Tuesday, August 16, 2022


by Rob DiCristino
A bloop and a blast.

Orphan: First Kill (Dir. William Brent Bell)

Spoilers for Orphan ahead:

Let’s think for a minute. What was good about 2009’s Orphan? There was director Jaume Collet-Serra, who helmed some of the decade’s best genre schlock — including Run All Night and The Shallows — before being absorbed into the Disney machine with last year’s tepid Jungle Cruise. There was the radiant Vera Farmiga, of course, taking her first steps into the horror genre before cementing herself as an icon with Bates Motel and the Conjuring series. Isabelle Fuhrman was certainly captivating as the bad seed orphan Esther, but her performance largely outclassed the character, whose psychological traumas were more engaging in theory than in practice. In truth, the most interesting thing about Orphan was that its twist — that the adolescent Esther, killed at the end of the film, was actually an adult woman with a pituitary disorder that stunted her growth — opened the door for prequels that could chronicle her early misadventures while retaining Fuhrman, whose aging could be more easily masked in that context. Not a bad strategy, as strategies go.
Which brings us to Orphan: First Kill, helmed by William Brent Bell (The Devil Inside, The Boy). Picking up a few years before the first film, it opens with Leena (Fuhrman and her body doubles) escaping the mysterious Saarne Institute, where she had been imprisoned after murdering her adopted family. Yes, Orphan: First Kill contradicts its title in the opening scene. I guess it sounded better than Orphan: Escaping the Saarne Institute? Anyway. Adopting the identity of missing person Esther Albright, she is “reunited” with Esther’s wealthy American family and sets immediately about seducing the husband (Rossif Sutherland as Allen), undermining the wife (Julia Stiles as Tricia), and making veiled threats of violence against their son (Matthew Finlan as Gunnar). Though she expects to be the center of the psycho-sexual drama, Leena discovers that the real Esther didn’t really go missing; she was killed by a member of her own family, whose cover-up forced them to accept this obvious imposter. From there, it’s psycho against psychos in a race to the fiery finish.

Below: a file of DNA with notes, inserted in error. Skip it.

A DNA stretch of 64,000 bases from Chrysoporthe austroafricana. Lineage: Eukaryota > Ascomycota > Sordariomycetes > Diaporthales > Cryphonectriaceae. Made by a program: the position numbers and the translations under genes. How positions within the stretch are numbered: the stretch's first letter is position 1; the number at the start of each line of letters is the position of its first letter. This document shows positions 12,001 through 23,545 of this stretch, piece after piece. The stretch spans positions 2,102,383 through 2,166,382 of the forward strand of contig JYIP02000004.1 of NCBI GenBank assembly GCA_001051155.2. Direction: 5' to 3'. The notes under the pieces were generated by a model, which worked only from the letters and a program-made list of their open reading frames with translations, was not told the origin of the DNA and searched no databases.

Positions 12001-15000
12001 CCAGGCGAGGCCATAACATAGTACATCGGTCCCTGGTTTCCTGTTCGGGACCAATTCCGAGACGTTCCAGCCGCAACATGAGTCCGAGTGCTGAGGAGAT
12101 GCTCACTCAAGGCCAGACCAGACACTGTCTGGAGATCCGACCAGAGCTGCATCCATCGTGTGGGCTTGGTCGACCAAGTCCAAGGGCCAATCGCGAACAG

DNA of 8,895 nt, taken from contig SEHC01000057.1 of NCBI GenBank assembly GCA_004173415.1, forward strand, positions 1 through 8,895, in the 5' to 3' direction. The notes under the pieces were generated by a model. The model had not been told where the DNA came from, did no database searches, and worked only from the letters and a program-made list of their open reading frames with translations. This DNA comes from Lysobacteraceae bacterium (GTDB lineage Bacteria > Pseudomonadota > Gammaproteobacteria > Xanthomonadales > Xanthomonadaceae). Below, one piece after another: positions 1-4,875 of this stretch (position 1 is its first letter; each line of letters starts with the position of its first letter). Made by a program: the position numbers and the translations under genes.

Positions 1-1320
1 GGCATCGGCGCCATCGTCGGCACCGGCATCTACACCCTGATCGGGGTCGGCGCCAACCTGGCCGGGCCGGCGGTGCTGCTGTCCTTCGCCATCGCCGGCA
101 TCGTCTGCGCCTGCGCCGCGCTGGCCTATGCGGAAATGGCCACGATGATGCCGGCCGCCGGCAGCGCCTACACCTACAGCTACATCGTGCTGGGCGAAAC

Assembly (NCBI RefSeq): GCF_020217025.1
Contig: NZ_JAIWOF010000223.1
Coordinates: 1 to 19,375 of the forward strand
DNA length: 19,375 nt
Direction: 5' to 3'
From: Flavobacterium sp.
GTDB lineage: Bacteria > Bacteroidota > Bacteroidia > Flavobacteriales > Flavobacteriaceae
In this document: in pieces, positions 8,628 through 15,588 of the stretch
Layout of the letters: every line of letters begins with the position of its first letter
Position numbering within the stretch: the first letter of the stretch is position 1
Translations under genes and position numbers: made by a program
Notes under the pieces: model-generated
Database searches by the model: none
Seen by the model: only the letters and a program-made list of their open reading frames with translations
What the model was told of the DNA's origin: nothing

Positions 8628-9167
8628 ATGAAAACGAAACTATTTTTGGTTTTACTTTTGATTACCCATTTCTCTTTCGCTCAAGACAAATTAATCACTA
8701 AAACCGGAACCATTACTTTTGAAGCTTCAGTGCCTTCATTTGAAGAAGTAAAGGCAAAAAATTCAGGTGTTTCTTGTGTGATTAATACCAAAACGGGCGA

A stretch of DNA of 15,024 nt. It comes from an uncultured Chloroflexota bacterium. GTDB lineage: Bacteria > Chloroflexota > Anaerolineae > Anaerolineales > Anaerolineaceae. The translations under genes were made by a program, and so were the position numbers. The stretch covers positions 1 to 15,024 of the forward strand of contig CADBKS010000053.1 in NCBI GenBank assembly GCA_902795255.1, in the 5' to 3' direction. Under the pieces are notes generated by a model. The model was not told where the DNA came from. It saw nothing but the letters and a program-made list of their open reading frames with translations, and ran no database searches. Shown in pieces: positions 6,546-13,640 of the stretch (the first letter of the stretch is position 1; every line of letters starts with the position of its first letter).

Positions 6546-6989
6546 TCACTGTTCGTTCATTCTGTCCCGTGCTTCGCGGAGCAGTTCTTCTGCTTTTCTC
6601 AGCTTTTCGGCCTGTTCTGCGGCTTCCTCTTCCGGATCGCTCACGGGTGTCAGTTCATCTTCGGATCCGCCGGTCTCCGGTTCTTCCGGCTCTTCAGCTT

Unfortunately, that twist on the Orphan formula is the only interesting thing First Kill has to offer. Fuhrman does her best to bring a bit more texture to her signature character, but she’s mostly forced to retread the beats of the first film while ceding much of the cinematic real estate to her sinister opponent — hint: It’s the actor you’ve heard of! There’s a nice middle act compromise where the equally-guilty parties have to maintain the appearance of a happy family, but even that is abandoned before it can spool up into anything effective. Still, Orphan: First Kill’s failure to bring something new to the table doesn’t mean it won’t satisfy fans of the would-be franchise who simply want more Esther in their lives. Horror sagas have been built on shakier foundations, and as long as lore is doled-out carefully and production budgets are kept in check, there’s no reason why the Orphan series can’t find a comfortable spot in a middleweight tier, somewhere between Hellraiser and Insidious. She might not be much right now, but Esther has plenty of room to grow. Well, so to speak.